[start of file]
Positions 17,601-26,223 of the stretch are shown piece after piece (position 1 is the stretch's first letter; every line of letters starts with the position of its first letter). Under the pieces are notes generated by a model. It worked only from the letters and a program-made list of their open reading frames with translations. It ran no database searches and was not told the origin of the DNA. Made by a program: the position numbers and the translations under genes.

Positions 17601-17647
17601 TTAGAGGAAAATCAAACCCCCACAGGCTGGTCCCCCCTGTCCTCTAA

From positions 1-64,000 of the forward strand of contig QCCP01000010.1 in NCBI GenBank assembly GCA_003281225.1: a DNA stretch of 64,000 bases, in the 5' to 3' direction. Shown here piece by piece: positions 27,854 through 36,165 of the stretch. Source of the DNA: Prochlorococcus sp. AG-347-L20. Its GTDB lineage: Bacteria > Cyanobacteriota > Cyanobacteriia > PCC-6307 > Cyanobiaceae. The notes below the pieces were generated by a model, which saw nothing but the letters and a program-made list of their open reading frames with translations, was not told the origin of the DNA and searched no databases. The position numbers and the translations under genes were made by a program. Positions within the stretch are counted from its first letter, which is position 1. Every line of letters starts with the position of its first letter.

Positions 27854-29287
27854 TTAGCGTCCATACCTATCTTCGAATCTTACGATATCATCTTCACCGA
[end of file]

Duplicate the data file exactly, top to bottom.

Positions 17,601-26,223 of the stretch are shown piece after piece (position 1 is the stretch's first letter; every line of letters starts with the position of its first letter). Under the pieces are notes generated by a model. It worked only from the letters and a program-made list of their open reading frames with translations. It ran no database searches and was not told the origin of the DNA. Made by a program: the position numbers and the translations under genes.

Positions 17601-17647
17601 TTAGAGGAAAATCAAACCCCCACAGGCTGGTCCCCCCTGTCCTCTAA

From positions 1-64,000 of the forward strand of contig QCCP01000010.1 in NCBI GenBank assembly GCA_003281225.1: a DNA stretch of 64,000 bases, in the 5' to 3' direction. Shown here piece by piece: positions 27,854 through 36,165 of the stretch. Source of the DNA: Prochlorococcus sp. AG-347-L20. Its GTDB lineage: Bacteria > Cyanobacteriota > Cyanobacteriia > PCC-6307 > Cyanobiaceae. The notes below the pieces were generated by a model, which saw nothing but the letters and a program-made list of their open reading frames with translations, was not told the origin of the DNA and searched no databases. The position numbers and the translations under genes were made by a program. Positions within the stretch are counted from its first letter, which is position 1. Every line of letters starts with the position of its first letter.

Positions 27854-29287
27854 TTAGCGTCCATACCTATCTTCGAATCTTACGATATCATCTTCACCGA